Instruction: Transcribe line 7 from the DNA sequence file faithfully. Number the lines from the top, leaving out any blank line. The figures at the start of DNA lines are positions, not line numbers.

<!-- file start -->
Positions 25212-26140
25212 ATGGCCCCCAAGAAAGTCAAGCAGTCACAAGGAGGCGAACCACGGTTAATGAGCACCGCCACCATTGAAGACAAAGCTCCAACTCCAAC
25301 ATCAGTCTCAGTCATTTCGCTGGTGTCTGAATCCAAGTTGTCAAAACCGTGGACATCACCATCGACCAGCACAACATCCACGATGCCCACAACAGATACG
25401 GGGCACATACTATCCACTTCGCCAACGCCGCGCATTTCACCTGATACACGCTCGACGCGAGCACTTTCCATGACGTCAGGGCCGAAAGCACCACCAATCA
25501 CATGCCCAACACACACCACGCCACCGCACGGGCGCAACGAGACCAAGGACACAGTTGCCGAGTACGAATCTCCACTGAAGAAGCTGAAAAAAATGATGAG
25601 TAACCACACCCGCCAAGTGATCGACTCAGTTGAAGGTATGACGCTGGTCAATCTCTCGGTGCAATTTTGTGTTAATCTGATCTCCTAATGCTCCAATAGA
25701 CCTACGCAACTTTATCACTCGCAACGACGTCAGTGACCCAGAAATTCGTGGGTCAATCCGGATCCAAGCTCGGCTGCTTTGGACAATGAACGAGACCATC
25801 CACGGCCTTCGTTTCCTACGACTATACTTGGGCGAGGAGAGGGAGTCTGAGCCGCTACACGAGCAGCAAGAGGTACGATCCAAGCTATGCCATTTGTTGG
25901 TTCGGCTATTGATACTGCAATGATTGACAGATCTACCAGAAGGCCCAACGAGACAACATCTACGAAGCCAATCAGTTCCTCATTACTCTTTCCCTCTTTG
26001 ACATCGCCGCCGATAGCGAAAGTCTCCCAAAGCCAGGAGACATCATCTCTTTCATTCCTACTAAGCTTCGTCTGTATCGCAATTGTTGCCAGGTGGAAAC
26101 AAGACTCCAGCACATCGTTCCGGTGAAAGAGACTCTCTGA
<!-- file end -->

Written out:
25701 CCTACGCAACTTTATCACTCGCAACGACGTCAGTGACCCAGAAATTCGTGGGTCAATCCGGATCCAAGCTCGGCTGCTTTGGACAATGAACGAGACCATC